I recently ran across a comment on another site that had linked to one of our posts and called into question our expertise, alleging we were just hobbyists and “cosplayers” who have no experience in the Real World with costuming for television and film and therefore we have no right to “criticize” professional costumers.
So, let’s get our credentials out of the way. Firstly, we are two academics and a professional writer with an academic background, not hobbyists. We actually do get paid to do this shit in the real world.
Secondly, we are not cosplayers. I know the term “cosplay” has become the catch-all term for anyone wearing costumes these days, but there’s a strong fandom element to cosplay that has nothing to do with what we do. We study and make and wear historical costume. I also want to point out that the comment was intended to trivialize what we do by calling it “cosplay,” but the cosplay community has extremely talented costumers in it as well. That’s just a totally different thing from what we do.
Thirdly, it’s kind of a stretch to say that because we are not professionally paid as theatrical costumers that we have “no right” to “criticize” the costumes in film and television. Let’s be honest … You feel entitled to critique the food you eat at a restaurant without being a professional chef, right? Well, media is another type of product, that, like food, is subject to critique by those who consume it.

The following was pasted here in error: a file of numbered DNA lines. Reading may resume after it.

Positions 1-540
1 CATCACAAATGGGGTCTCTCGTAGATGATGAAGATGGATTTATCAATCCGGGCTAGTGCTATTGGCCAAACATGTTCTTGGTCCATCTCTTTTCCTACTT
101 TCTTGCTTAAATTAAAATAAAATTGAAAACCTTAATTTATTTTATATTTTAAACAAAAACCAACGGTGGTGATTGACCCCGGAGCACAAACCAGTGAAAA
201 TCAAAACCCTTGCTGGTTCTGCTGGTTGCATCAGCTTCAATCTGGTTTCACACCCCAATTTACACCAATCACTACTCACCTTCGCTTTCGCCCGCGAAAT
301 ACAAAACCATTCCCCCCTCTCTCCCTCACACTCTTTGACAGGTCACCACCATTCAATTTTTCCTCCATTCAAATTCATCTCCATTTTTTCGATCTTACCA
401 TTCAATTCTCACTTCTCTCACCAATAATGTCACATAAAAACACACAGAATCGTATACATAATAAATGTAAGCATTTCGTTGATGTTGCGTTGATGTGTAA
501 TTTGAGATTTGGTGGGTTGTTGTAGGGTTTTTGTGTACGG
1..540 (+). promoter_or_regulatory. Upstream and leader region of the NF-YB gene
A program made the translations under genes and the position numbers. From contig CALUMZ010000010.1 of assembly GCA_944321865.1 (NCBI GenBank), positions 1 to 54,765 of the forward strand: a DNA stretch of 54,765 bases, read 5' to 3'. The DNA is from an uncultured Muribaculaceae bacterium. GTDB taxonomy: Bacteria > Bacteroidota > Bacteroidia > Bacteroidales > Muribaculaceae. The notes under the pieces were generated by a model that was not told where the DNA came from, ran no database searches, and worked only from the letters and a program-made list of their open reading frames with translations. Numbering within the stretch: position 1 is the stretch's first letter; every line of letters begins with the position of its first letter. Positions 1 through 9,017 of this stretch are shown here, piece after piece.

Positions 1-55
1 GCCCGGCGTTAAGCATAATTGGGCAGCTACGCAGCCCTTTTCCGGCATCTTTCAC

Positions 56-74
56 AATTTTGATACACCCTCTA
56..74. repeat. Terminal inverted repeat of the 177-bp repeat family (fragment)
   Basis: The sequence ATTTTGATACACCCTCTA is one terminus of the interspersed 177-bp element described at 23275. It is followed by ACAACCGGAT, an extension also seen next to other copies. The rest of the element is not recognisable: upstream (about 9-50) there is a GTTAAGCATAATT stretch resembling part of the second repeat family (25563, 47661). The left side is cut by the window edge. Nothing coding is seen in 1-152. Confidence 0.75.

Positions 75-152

But really, I want to address the use of the term “criticism” because what we do is not criticism. It’s critique and, yes, there’s a big difference between critique and criticism. Critique is pointing out issues in a body of work or, in our case, historical inaccuracies in film and television, not just saying the entire body of work is utter shit and everyone involved in making it should be taken out back and shot. The former (“this costume has these inaccuracies”) is critique. The latter (“the costumer is a drooling idiot”) is a criticism. I think people who are not from an academic or journalism background tend to confuse the not-exactly-subtle differences between the two terms, but it is an important distinction.
What we write here on Frock Flicks are actually opinion. We are not under any illusions that what we are writing is going to change the way history is portrayed in film and television. We are three chicks with a blog and a podcast, out of millions of blogs and podcasts. The success or failure of people’s careers are not hanging by a thread based on our opinions, and while it might not be fun finding out that your favorite TV show or movie doesn’t pass our muster, it’s honestly not the end of the world. In fact, in some cases, our readers’ disagreements with our reviews has generated lively and interesting discussions. Of course, we always are entertained by the occasional post from someone who accidentally wandered in from some random place on the Internet and thinks we need to be told that we are WrongTM and MeanTM for having an opinion contrary to their own.
We praise and we critique and sometimes we do it in the same sentence. We understand that the professional costumer’s job is to augment the story and the characters and that frequently means creating a historically accurate costume is not appropriate. We get it. But — and this is really, really important — we are here to discuss historical costumes in visual media and that means fielding a lot more discussion about inaccuracy than accuracy. And we’re going to keep analyzing and discussing these things until people stop reading our blog or a major studio in Hollywood decides to hire us as historical costume consultants.